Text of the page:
Because, today, if an investor wants a managed fund, there are loads of cheap alternatives available. Investment trusts are an old favourite of mine (Tim Bennett has a useful tutorial video on these), exchange-traded funds (ETFs) are increasingly popular, and often very cheap. On top of that, there’s a new style of unit trust emerging, based on the US model where annual charges can be a fraction of what’s charged here.
Until we see firm evidence that advisers are putting clients into well-managed, good-value investment funds, then I think most investors will do well to avoid the advisers altogether. I mean, if you are not at all comfortable with the idea of managing your own money, by all means enlist the help of a professional. But for me, it just makes sense to avoid the cost entirely.
And anyway, there’s one last feather in the cap for the DIY approach.
Think about it
When you wash your car yourself, you notice the nicks and scratches that might need a bit of attention. Similarly, managing your own financial affairs offers insights that might otherwise be missed. Is your fund really keeping up with your expectations? Has the fund manager hiked his fees? Can you get a bigger commission rebate by moving to a different fund supermarket?
Sometimes you just can’t beat a hands-on approach.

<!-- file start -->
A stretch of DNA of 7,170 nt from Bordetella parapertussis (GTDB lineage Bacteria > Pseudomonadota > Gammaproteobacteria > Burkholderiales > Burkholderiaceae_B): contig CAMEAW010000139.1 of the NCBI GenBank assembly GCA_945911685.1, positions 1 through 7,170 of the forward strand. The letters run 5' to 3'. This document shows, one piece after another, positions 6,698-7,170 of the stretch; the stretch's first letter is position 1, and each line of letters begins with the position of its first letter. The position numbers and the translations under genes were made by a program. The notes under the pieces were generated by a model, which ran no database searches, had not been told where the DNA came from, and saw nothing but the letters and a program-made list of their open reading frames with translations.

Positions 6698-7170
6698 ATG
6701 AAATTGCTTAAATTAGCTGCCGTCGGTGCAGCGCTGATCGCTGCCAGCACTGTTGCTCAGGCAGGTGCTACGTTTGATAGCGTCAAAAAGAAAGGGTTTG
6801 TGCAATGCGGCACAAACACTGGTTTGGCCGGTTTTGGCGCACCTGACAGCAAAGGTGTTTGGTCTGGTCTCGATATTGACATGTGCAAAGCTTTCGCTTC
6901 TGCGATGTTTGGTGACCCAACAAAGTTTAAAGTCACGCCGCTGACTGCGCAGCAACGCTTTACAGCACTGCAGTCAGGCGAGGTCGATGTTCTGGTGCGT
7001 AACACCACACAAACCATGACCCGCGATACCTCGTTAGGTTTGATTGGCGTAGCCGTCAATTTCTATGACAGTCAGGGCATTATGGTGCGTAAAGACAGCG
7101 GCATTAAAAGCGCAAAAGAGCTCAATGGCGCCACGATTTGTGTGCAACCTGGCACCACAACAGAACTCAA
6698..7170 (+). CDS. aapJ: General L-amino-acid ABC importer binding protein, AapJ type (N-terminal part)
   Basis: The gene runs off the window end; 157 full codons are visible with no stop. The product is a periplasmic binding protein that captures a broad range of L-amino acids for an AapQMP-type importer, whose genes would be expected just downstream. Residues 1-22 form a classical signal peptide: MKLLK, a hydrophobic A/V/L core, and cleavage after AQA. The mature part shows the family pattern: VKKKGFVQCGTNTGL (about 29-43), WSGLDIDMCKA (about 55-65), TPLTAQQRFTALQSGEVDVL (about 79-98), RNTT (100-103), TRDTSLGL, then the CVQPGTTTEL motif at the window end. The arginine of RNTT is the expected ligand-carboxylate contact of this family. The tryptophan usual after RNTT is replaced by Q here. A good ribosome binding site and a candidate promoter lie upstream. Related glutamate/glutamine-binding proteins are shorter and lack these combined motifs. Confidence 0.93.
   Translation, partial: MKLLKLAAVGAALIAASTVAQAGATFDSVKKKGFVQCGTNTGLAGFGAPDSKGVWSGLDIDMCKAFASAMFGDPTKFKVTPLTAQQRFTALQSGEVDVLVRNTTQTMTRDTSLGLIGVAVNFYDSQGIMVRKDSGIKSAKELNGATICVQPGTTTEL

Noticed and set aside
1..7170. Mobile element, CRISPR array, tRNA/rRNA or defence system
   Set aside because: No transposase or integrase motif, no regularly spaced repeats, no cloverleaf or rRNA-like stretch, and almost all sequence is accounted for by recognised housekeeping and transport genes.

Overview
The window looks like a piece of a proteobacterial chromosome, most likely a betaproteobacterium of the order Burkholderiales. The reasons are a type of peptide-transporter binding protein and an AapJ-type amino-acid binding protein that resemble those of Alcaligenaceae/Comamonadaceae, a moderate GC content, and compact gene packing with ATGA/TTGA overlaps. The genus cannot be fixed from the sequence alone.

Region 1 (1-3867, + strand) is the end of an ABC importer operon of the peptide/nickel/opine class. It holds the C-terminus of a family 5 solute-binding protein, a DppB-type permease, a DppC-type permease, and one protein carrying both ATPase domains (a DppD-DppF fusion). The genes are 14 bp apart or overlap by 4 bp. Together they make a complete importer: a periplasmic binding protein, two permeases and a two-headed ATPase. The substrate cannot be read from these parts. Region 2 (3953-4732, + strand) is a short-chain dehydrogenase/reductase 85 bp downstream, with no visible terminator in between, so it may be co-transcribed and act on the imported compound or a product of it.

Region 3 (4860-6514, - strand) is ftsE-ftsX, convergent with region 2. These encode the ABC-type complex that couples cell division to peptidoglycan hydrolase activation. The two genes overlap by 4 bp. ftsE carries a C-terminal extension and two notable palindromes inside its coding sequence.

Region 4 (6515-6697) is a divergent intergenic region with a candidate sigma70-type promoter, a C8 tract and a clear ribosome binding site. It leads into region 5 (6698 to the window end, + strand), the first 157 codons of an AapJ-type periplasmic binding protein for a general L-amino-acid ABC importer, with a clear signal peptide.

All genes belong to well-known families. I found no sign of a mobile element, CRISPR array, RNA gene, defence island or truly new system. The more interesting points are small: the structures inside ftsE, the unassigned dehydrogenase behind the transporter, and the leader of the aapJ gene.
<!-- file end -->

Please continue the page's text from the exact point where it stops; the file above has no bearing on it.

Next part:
On top of that, the DIY approach forces you to really think about what you want. Do your own financial projections, don’t rely on what an adviser prophesies in his crystal ball. Can you afford to retire?
Look, I’ve got nothing against professionally managed investments. For most investors, I can see the benefits of a managed fund. It’s just that I question the wisdom of paying others to get you into those funds.
Take just one investment trust, Witan, which has been available for private investors for over 100 years. With just this one fund, bought through a regular stockbroker, you can have a fully diversified, professionally managed retirement pot in just one investment!
For a geographical breakdown of investments, visit Witan’s website.
Over the last ten years, the share price is up 169%, versus its benchmark return of 136%. The fund charges less than 1% in management fees per annum.
Now, if someone’s suddenly inherited £50,000 and wants it tucked away, why on earth would they pay £3,000 to an IFA to tailor an individual portfolio (which will probably have a considerable ongoing cost too), when they can just buy a ready-made, globally diversified fund in one pop?
Still, I’m glad to see real evidence of investors increasingly getting stuck in themselves. The fund management and advisory industry has grown fat raking over the carcasses of unimaginative investors over the years.
Those days are over. Now it’s payback time!
If you are interested in taking control of your own investments then you should sign up to MoneyWeek Basics. It’s a free twice-weekly beginner’s guide to investing. It’ll tell you everything you need to know in plain English.